Marie Stopes, the elder daughter of Henry Stopes (1852-1902) and Charlotte Carmichael, (1840-1929) was born in Edinburgh on 15th October, 1880. Her father was an architect from a wealthy brewing family. Her mother was the daughter of the artist, J. F. Carmichael, was the first woman in Scotland to obtain a university certificate.
At university Charlotte Stopes was not allowed to attend lectures and although she took the same examinations as the male students, because she was a woman she was awarded a certificate rather than a degree. Charlotte's university experiences turned her into a passionate feminist and made sure her daughter was fully aware of the arguments for women's suffrage.
According to her biographer, Lesley A. Hall: "Marie Stopes was brought up in a rather dour and puritanical intellectual atmosphere, and dressed according to the tenets of the Rational Dress Society of which her mother was a strong supporter (in later life remaining constant to the anti-corset creed). Initially educated at home by her mother, in 1892 Stopes was sent to St George's High School, Edinburgh, and, two years later, following the family's move to Hampstead, to the North London Collegiate School. Influenced by her father's scientific interests from an early age, when she helped him wash and catalogue hundreds of flints."
At the age of eighteen, Marie Stopes won a science scholarship at University College, London. Marie was a talented and committed student and in 1901 achieved a double first in botany. She proudly wrote to her mother: "I have got my degree. I am now B.Sc. Not only have I got it, I have got it well I got Honours in Botany and Geology I am the only candidate with honours; the others (men only) all failed, so my name stands alone in the list. It is supposed to be impossible to take one honours in a year, to get two is nice." She continued her studies and in 1905 she obtained her DSc and became Britain's youngest doctor of Science.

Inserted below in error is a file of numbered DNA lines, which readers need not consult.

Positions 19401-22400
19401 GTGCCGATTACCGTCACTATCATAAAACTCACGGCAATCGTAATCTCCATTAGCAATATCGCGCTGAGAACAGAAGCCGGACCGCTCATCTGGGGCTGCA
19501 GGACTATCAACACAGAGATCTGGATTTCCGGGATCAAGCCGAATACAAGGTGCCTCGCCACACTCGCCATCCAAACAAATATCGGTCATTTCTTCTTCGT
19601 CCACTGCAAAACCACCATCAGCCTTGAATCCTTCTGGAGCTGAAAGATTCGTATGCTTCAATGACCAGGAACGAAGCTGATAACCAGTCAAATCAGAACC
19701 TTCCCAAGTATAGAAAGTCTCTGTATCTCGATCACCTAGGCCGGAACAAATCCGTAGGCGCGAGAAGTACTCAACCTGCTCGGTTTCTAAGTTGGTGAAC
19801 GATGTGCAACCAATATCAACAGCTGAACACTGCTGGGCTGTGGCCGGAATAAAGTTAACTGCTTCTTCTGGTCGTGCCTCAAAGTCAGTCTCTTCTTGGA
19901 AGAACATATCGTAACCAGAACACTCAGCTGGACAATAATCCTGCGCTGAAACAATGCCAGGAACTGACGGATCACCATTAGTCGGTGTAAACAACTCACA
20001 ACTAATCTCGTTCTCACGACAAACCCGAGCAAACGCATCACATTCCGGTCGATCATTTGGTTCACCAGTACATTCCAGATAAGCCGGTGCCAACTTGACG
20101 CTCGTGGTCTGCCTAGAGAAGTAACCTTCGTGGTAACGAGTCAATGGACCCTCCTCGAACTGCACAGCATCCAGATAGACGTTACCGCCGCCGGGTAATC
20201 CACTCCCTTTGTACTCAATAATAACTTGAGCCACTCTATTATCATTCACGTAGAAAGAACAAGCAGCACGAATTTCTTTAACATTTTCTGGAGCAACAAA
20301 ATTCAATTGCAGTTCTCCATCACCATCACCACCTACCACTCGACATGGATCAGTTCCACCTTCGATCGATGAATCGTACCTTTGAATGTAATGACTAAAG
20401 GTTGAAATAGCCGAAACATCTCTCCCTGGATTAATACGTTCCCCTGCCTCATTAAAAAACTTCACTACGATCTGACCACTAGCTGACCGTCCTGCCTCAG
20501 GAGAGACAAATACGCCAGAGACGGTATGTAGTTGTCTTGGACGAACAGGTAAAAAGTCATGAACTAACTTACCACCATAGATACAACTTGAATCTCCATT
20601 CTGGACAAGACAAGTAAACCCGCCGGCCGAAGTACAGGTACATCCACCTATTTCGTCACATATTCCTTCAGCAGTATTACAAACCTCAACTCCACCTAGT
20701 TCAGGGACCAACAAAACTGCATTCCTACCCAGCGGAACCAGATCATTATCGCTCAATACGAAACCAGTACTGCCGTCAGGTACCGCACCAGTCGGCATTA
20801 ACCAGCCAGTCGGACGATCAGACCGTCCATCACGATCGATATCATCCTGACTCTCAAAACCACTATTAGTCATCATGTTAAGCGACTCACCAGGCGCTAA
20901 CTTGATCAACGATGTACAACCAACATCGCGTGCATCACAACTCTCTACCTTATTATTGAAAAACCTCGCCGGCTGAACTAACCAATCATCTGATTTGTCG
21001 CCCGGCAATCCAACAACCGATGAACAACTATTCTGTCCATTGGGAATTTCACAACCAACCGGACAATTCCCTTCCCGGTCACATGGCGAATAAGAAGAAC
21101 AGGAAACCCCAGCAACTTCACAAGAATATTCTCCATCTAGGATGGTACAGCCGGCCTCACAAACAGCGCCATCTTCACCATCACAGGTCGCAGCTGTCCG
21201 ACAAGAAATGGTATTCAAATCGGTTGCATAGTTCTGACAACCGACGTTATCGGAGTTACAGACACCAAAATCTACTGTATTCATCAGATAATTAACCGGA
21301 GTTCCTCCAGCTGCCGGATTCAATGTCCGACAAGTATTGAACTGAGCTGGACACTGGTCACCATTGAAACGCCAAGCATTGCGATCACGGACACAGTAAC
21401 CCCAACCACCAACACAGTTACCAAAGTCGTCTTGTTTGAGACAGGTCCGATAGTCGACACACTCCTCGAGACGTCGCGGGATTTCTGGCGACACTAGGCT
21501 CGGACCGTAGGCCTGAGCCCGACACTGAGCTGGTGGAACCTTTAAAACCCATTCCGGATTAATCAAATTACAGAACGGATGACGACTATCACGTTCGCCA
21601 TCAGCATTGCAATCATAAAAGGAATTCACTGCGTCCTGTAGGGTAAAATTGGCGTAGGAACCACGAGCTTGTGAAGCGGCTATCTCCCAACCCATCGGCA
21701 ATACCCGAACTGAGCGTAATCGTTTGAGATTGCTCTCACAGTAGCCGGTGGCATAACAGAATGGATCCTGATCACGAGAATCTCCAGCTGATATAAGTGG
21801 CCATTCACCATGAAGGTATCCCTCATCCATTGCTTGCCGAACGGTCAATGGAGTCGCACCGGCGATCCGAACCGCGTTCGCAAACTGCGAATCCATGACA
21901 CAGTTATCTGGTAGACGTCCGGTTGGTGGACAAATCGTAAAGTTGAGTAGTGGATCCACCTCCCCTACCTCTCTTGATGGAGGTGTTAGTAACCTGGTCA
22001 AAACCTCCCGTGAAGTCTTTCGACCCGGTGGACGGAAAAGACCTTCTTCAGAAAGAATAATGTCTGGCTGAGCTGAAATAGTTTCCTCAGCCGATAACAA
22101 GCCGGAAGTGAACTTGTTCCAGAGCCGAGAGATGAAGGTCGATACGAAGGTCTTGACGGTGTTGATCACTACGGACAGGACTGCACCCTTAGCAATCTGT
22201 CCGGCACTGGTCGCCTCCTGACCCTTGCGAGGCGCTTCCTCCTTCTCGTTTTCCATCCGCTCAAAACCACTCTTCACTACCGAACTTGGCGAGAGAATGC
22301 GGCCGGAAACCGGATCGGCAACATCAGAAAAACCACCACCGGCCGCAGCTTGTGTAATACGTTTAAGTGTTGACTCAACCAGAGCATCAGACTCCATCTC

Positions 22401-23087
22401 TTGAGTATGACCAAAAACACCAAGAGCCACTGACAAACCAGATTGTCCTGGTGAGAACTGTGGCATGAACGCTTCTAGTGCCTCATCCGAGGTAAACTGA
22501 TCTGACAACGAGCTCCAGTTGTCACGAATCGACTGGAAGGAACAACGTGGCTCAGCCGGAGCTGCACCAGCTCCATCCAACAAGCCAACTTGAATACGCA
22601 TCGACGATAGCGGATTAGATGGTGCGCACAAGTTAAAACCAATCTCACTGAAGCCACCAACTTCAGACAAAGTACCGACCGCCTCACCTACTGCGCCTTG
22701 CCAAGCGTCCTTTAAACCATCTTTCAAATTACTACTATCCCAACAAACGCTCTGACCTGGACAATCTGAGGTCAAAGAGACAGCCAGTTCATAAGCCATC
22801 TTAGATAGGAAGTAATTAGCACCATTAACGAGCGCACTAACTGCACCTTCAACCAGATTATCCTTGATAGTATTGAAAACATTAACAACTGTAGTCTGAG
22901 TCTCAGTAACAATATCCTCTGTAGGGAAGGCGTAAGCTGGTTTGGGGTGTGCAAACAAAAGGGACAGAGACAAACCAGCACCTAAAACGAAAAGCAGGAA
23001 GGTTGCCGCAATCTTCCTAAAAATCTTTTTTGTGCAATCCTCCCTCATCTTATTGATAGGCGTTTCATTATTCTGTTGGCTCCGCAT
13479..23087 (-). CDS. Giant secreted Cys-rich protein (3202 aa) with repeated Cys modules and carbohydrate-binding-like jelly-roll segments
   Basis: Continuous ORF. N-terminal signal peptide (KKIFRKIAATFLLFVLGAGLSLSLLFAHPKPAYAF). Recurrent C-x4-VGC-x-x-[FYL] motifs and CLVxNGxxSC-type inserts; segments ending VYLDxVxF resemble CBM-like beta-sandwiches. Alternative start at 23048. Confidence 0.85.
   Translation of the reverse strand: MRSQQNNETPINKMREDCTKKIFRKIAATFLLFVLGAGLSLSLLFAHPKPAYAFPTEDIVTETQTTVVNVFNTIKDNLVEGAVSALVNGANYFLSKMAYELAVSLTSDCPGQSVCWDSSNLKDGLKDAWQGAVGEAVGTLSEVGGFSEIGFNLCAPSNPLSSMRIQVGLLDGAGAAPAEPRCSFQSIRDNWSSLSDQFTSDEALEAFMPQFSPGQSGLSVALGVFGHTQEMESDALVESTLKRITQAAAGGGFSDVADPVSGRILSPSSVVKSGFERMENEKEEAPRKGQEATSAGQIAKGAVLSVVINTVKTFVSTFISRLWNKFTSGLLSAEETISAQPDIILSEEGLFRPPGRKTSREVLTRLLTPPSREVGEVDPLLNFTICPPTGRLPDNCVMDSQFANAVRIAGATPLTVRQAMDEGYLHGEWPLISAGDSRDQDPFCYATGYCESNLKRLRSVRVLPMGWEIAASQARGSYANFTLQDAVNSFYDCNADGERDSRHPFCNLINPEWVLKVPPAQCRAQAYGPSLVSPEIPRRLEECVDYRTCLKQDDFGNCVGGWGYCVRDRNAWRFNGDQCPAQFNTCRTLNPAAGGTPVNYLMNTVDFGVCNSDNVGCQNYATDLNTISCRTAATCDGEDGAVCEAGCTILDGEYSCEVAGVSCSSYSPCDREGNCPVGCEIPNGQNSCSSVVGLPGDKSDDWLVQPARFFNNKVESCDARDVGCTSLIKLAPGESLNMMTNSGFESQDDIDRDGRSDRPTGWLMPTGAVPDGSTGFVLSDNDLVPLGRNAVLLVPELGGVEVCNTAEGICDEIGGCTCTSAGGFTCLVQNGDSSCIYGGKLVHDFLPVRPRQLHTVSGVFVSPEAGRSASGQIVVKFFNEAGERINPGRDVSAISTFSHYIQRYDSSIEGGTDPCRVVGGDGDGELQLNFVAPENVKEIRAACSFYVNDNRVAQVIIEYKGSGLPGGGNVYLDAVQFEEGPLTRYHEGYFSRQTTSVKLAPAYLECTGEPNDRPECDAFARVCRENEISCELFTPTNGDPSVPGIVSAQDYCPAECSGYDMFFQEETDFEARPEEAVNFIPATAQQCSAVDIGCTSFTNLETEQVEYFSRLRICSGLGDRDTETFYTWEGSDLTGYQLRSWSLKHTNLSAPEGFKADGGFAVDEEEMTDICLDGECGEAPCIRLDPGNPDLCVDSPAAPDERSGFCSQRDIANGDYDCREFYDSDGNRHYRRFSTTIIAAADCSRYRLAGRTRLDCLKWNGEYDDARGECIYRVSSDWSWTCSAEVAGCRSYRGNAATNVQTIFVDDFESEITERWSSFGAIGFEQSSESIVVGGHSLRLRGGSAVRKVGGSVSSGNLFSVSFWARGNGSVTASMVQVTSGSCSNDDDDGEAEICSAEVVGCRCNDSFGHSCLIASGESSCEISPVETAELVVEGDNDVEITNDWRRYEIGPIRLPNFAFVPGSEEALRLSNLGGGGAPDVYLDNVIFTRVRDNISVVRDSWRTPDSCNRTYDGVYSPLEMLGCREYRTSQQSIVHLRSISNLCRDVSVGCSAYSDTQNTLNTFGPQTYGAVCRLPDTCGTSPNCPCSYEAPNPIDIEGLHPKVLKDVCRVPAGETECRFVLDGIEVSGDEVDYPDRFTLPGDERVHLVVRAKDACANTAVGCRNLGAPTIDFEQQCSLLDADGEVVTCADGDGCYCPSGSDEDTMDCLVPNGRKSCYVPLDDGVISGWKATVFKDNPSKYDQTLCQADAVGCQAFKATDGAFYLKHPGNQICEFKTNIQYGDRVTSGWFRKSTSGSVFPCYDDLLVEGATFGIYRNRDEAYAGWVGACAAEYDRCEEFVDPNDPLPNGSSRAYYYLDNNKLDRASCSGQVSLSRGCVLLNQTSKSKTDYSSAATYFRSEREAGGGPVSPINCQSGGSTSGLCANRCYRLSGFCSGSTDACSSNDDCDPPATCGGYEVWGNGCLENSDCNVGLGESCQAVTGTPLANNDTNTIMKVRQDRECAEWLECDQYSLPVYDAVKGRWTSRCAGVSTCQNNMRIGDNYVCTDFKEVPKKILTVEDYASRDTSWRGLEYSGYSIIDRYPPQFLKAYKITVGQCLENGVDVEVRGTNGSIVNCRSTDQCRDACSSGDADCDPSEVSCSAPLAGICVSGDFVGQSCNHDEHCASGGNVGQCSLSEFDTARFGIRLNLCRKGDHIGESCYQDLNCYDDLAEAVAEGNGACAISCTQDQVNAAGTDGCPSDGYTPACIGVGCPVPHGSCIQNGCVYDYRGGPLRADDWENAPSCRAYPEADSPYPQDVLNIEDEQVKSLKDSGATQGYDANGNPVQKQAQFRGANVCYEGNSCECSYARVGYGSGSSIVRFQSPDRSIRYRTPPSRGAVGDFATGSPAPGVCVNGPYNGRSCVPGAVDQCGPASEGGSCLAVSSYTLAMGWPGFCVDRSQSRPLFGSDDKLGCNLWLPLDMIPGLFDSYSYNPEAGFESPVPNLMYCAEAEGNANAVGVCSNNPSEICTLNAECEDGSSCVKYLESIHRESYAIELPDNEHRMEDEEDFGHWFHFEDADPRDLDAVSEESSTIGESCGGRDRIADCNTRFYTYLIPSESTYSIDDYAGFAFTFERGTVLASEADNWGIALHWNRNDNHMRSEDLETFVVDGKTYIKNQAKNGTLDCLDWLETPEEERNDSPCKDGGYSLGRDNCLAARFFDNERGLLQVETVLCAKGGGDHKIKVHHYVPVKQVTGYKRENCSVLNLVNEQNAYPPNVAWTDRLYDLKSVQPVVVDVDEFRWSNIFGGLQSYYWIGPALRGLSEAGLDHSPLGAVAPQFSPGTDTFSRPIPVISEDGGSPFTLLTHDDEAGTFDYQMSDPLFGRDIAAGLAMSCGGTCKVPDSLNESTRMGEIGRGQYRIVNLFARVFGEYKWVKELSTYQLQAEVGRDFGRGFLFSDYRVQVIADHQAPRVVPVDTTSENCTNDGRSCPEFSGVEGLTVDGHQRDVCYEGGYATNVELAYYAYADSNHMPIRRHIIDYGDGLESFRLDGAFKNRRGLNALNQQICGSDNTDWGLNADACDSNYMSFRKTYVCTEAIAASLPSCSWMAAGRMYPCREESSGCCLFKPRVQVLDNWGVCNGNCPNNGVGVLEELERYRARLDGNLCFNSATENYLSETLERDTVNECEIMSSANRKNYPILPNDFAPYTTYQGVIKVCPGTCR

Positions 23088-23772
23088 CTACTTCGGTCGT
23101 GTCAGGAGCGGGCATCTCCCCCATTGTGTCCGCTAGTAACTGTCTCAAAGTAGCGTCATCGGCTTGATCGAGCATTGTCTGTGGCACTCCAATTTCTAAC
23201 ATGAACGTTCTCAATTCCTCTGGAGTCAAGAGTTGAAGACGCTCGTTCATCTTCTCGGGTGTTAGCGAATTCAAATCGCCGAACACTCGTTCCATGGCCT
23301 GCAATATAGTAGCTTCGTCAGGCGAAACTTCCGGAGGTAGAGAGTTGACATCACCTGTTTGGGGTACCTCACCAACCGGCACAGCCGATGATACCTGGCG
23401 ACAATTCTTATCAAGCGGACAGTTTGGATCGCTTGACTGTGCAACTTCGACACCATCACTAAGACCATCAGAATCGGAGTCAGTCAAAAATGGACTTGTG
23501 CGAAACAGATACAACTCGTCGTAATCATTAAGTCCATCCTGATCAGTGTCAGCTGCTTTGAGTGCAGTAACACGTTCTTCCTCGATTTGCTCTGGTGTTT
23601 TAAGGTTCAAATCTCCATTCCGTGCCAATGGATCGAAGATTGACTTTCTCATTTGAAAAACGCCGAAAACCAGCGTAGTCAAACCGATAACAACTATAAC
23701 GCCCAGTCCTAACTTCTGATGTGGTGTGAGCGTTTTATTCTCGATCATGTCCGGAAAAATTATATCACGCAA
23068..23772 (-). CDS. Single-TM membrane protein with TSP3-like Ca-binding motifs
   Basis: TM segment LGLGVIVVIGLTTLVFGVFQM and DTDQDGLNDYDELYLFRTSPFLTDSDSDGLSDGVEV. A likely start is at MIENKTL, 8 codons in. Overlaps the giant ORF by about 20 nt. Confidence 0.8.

Although very involved in her academic work, Marie Stopes was also interested in politics. Like her mother she supported the women's suffrage campaign and eventually joined the Women's Freedom League. This brought her into conflict with her mother, who was a member of the more militant Women's Social and Political Union. Marie believed in the non-violent approach and was never sent to prison for her beliefs.
After several unsuccessful love affairs, Marie married the Canadian botanist, Reginald Gates on 18th March, 1911. However, she took the unusual step at the time of retaining her surname. Unlike Marie, Gates held traditional views of how women should behave. He strongly opposed her support for women's suffrage. The marriage was annuled for non-consummation in 1916.
During the First World War Marie began writing a book about feminism and marriage. In her book Married Love, Marie argued that marriage should be an equal relationship between husband and wife. However, she had great difficulty finding a publisher. Walter Blackie of Blackie & Son rejected her manuscript with the words: "The theme does not please me. I think there is far too much talking and writing about these things already Don't you think you should wait publication until after the war? There will be few enough men for the girls to marry; and a book like this would frighten off the few." Blackie objected to passages such as, "far too often, marriage puts an end to women's intellectual life. Marriage can never reach its full stature until women possess as much intellectual freedom and freedom of opportunity within it as do their partners."
It was not until, March 1918, that Marie Stopes found a small company that was willing to take the risk of publishing Married Love. It later emerged that the money was put up by a businessman, Humphrey Verdon Roe (1878–1949). The book was an immediate success, selling 2,000 copies within a fortnight and by the end of the year had been reprinted six times. The book was also published in America but the courts declared the book was obscene and it was promptly banned.
Marie's next book was about birth-control. She had become interested in this subject after meeting Margaret Sanger, a birth-control campaigner from America. Sanger had been converted to socialism, while working as a nurse in the slums of New York City. She observed that many women died of self-induced abortions or raised large families in poverty. Sanger began publishing her own newspaper where she argued in favour of birth-control and abortion. The main theme of her articles was that "no woman can call herself free who doesn't own and control her own body." After advice about birth-control appeared in her newspaper in 1915, she was charged with publishing an "obscene and lewd article". Margaret Sanger fled to Britain and it was while she was in London she met Marie Stopes.